Fake news related to vaccines are also a reason for the drop in rates, according to the expert.
“Intentional misinformation is a public health crime. The growth of the anti-vaccination movement could destroy Brazil,” said Ms. Ballalai.
Low stock of vaccines for babies
The Bacillus Calmette–Guérin, known as BCG, is one of the first and most important vaccines for newborns. It protects, for example, against severe forms of tuberculosis. However, BCG vaccination coverage is also dropping, with just a 69.05% coverage rate in 2021, when the ideal would be at least 90%.
What’s more, there is a lack of vaccines in many cities. In Sorocaba, in the interior of São Paulo, since July, the application of BCG has been done only by appointment.
In Campinas, the third largest city in São Paulo, vaccination takes place only on specific days and times.
In May, the Ministry of Health informed the states that it would reduce the number of monthly doses from 1.2 million to 500,000 due to difficulties in purchasing the vaccine. At the time, the government denied the shortage and promised to normalize stocks by September.
SBIm said that logistical and import failures are compromising vaccine coverage against tuberculosis in babies. In 2022, the rate at which target ages are being vaccinated is just 55.81%.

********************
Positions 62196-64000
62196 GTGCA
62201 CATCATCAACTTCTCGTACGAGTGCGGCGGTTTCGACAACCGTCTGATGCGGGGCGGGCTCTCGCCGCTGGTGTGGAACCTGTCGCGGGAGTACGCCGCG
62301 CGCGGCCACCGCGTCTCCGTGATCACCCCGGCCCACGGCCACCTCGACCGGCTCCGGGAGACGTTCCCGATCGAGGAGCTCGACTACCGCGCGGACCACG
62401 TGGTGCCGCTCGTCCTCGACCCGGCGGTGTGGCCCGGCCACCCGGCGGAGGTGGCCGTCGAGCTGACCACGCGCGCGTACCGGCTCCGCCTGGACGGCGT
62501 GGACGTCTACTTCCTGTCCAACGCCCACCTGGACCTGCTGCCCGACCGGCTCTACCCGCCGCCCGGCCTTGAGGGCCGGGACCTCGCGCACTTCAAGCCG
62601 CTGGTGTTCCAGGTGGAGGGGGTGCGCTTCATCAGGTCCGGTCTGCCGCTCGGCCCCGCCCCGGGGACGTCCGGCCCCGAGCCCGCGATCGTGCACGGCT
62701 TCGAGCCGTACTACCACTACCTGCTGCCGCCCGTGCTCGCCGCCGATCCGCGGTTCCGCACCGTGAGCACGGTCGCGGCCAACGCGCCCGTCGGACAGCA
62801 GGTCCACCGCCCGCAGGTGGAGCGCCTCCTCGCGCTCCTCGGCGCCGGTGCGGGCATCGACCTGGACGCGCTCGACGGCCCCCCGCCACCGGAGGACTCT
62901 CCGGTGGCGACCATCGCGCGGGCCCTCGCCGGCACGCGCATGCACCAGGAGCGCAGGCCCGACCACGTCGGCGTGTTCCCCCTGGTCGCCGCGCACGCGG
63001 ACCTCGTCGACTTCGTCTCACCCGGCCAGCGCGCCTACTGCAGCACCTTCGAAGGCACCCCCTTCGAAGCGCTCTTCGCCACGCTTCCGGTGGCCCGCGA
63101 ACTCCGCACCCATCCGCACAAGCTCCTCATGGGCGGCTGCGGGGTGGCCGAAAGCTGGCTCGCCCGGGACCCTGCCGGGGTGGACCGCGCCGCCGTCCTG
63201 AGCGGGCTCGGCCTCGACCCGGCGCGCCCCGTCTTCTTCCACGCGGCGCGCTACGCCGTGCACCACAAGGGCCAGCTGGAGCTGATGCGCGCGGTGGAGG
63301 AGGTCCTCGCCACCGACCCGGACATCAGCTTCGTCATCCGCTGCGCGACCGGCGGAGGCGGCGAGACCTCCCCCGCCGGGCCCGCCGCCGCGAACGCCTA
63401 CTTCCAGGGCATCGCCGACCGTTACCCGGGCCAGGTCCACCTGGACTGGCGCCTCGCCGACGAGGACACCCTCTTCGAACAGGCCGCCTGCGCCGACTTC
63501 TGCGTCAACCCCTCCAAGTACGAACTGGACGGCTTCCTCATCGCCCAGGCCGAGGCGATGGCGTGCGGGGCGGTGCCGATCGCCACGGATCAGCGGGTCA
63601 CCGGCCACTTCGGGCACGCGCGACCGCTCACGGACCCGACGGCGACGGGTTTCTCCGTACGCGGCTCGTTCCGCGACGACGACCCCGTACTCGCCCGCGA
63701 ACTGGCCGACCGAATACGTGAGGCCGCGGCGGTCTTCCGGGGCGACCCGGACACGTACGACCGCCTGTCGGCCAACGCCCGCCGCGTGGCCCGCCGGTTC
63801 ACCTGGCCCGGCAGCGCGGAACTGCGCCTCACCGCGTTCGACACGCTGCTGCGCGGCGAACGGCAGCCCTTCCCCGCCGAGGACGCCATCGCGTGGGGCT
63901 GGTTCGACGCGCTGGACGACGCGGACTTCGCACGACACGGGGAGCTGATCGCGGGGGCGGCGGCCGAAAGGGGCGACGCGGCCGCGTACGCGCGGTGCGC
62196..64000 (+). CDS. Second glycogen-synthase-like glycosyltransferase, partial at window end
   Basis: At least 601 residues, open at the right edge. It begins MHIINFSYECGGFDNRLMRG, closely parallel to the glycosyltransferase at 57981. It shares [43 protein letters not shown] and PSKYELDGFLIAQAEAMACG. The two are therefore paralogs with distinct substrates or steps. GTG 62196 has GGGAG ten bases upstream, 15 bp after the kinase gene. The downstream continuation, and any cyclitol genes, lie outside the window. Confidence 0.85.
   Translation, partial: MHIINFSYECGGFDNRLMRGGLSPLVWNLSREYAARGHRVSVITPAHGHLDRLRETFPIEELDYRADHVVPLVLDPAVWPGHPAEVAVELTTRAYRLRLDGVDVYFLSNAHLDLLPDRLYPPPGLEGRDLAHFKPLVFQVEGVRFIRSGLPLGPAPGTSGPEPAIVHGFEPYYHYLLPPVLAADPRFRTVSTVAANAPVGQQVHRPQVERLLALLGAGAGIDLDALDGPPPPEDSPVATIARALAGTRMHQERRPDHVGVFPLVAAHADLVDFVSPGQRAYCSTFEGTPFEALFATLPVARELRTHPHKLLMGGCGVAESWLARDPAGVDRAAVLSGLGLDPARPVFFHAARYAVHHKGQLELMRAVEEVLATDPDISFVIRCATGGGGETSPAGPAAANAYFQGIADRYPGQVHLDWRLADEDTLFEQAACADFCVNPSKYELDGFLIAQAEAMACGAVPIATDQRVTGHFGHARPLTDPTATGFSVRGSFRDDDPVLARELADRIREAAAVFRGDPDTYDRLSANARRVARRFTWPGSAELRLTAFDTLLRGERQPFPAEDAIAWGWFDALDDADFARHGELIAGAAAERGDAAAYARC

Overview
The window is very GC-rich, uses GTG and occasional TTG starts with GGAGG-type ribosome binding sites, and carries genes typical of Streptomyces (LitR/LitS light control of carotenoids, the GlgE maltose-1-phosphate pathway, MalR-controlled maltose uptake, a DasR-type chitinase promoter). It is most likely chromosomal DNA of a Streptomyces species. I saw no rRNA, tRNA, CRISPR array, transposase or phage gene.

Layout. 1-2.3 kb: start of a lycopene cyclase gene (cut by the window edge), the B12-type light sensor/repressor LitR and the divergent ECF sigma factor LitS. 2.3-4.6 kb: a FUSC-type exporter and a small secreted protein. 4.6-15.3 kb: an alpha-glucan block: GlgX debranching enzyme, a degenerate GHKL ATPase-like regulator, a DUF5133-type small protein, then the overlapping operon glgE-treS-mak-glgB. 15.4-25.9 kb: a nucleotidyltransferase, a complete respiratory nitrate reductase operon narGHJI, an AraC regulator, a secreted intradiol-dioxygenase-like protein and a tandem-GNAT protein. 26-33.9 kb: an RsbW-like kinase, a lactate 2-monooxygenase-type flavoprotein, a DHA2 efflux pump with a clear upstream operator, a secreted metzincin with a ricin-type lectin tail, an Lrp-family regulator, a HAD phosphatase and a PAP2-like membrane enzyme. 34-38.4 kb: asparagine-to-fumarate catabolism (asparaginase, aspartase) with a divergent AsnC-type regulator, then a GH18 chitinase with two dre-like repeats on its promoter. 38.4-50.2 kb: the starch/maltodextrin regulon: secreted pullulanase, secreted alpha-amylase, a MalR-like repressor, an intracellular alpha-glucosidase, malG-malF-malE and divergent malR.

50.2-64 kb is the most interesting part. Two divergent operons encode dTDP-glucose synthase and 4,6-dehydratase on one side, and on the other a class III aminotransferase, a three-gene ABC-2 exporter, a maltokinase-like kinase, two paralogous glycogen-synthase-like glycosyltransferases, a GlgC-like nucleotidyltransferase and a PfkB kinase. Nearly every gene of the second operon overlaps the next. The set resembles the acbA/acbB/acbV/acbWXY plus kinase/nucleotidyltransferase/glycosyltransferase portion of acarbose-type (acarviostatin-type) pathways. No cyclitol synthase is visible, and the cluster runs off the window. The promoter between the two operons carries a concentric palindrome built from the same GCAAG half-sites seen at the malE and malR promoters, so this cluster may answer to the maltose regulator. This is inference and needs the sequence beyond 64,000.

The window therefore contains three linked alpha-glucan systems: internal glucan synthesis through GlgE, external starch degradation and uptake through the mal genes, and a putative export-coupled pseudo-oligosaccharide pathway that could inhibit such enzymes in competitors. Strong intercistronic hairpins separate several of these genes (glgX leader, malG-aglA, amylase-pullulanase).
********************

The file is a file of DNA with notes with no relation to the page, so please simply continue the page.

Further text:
“We have the circulation of tuberculosis among adults in Brazil, and children, who are without the protection of BCG, are at risk of being infected and having severe cases,” said Ms.Ballalai.
Children’s vaccination against Covid-19
In July, the National Health Surveillance Agency (Anvisa) approved the Chinese manufactured Coronavac vaccine for use in children aged three and four years old. The vaccine has been used on Brazilian adults since January 2021.
Although the immunization has been approved for use on children, Brazil is experiencing a dearth in availability. Rio de Janeiro, for example, announced the suspension of child vaccinations due to lack of doses.
Childhood Covid-19 vaccinations began just this year in Brazil but the government has been slow to acquire pediatric doses and the vaccination campaigns were reportedly targeted by Mr. Bolsonaro.
The president has questioned the authorization of childhood vaccination by Anvisa and said he would not take his 11-year-old daughter to be vaccinated.
A survey by the DataFolha Institute showed that 58% of Brazilians believe that the president hinders rather than helps children get vaccinated against the coronavirus.
Where is Zé Gotinha?
“Where is Zé Gotinha?,” asked former president Luiz Inácio Lula da Silva in March 2021, when Brazil had already begun vaccinating against Covid-19 and the character wasn’t seen anywhere.
Two days later, the son of the president and federal deputy Eduardo Bolsonaro published an image of Zé Gotinha holding a syringe-shaped rifle. The image was widely shared among Bolsonaro supporters.
But it was also criticized by the creator of the character. “Zé Gotinha with a gun is a bad example. He was created to be a ‘good guy’”, said artist Darlan Rosa.
Zé Gotinha, a symbol of a reference country in vaccination, has been all but abandoned by Bolsonaro’s government.